4. In other words, what I think no one will anticipate here, is that we may be much closer to a serious bearish decline, not realizing that the 2019 & 2022 inversions belong in the same family. I’m not saying this will happen: I’m suggesting that I am wide open to it here, and I will lay out a few reasons:
    • We do not know the extent to which the collapse of Russia’s economy will have on the world, but it may be more than we at first think; and their collapse is almost certain, in my opinion.
    • It seems to me that the Fed really may have to raise rates hard to fight inflation, and that may also send us into a deeper recession.
    • Everyone is looking at yield curve inversions from the last 20 years, but not many people are old enough to think to look back 40 years, and we’re all programmed through recency bias to expect the market to behave as it has in the last two decades, but an actual inflationary environment is something few of us have traded as adults, and we need to look back further.
    • As a result, expecting the Fed to ease before they’ve even begun to really tighten may be entirely wishful thinking.
    • They may have to raise rates a lot and for a long time, if they’re serious about inflation. I see very little that is equity bullish about that.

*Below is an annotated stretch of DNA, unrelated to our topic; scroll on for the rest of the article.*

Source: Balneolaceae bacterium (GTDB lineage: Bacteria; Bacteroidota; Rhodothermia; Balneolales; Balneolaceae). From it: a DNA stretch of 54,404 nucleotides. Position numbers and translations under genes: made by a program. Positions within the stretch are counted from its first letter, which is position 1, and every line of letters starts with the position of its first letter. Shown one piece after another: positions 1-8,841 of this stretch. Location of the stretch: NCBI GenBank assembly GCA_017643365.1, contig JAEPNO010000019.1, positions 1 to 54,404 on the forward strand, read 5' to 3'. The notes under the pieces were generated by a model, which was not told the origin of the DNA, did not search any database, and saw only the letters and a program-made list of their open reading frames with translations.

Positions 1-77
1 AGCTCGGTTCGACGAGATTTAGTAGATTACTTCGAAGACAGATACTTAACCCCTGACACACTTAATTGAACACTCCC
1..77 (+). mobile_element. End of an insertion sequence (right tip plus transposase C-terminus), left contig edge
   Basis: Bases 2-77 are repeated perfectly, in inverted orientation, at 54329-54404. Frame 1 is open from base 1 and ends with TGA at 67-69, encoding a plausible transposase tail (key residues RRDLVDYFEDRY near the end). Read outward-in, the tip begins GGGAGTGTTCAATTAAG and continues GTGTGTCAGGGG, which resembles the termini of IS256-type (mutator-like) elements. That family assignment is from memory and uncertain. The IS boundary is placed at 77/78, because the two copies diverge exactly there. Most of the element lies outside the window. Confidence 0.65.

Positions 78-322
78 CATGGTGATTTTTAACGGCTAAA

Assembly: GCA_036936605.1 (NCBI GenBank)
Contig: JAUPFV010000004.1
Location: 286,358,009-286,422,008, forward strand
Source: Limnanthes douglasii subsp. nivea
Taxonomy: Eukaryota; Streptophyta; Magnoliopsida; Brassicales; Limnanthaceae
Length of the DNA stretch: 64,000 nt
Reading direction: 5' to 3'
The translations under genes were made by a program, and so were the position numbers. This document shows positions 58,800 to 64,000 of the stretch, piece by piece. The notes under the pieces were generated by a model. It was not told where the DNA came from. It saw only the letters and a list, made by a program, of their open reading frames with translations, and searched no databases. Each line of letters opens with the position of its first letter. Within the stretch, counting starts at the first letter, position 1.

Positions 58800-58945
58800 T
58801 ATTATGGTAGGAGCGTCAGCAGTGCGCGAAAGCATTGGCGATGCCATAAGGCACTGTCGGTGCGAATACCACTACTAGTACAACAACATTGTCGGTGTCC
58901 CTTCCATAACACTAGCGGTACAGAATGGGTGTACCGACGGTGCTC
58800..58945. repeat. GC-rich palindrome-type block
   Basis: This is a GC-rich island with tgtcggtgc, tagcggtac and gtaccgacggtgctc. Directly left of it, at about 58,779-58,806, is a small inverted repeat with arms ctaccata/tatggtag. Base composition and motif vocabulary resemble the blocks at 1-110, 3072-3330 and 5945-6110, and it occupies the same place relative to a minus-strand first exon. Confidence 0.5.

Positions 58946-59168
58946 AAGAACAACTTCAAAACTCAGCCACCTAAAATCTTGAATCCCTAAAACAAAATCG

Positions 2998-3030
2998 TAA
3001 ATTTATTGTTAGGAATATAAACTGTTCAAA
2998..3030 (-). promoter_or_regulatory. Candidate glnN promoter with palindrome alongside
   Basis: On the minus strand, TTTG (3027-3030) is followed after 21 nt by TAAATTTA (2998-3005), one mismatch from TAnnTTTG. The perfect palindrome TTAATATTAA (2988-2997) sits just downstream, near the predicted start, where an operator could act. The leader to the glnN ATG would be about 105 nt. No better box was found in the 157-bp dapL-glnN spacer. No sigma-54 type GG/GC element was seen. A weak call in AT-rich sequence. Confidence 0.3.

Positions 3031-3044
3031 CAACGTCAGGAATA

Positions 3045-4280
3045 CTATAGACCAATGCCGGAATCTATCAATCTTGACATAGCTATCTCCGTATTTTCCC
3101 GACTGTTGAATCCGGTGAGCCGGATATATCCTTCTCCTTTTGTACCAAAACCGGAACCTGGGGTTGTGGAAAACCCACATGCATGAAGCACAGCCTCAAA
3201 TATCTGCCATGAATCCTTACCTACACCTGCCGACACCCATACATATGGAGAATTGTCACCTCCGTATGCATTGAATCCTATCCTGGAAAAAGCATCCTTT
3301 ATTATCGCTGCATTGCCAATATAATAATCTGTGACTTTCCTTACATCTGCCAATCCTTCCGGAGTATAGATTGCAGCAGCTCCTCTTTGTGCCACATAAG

Furthermore, I am increasingly convinced that this rally is short covering and once it’s done, I am expecting it to fade. There seems to me to be way too many people suddenly calling for the melt up now just mere weeks after everyone was calling for a bear market (this is the result of an emotional market, driven in large part by retail traders, and that should mean that we are very near if not past a major top.

And the structure I think the S&P 500 is forming, is something I have seen before. And I don’t really like it. I hinted at it as a possibility here, and I have a better variation of it now after some more consideration.

ES

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Let’s Discuss a Few Technicals

I have been somewhat agnostic here, recognizing that we would enter some period of sideways chop, which we did, though it’s been a little more up and sideways rather than simply sideways. That said, between the two counts expressed here, I am beginning to favor the bearish one more than the bullish one, though they both remain possible.

I have a feeling that this rally is simply a short covering rally (in part because of the moves we’re seeing in the meme stocks and much of the heavily shorted tech stocks—which were under-performers during the move off the all-time highs). If that’s so, we still need to see some supply enter the market.

That said, I would like to review a few things.

Previously, I discussed the channel on the US indices that I expected to serve as some resistance. While it did temporarily slow the Nasdaq 100 and the S&P 500 down a little bit, they have managed to get back into their channels, but the Dow and the Russell’s respective technicals remain unchanged:

The Dow futures have come back to retest the channel yet again but have not recaptured it:

YM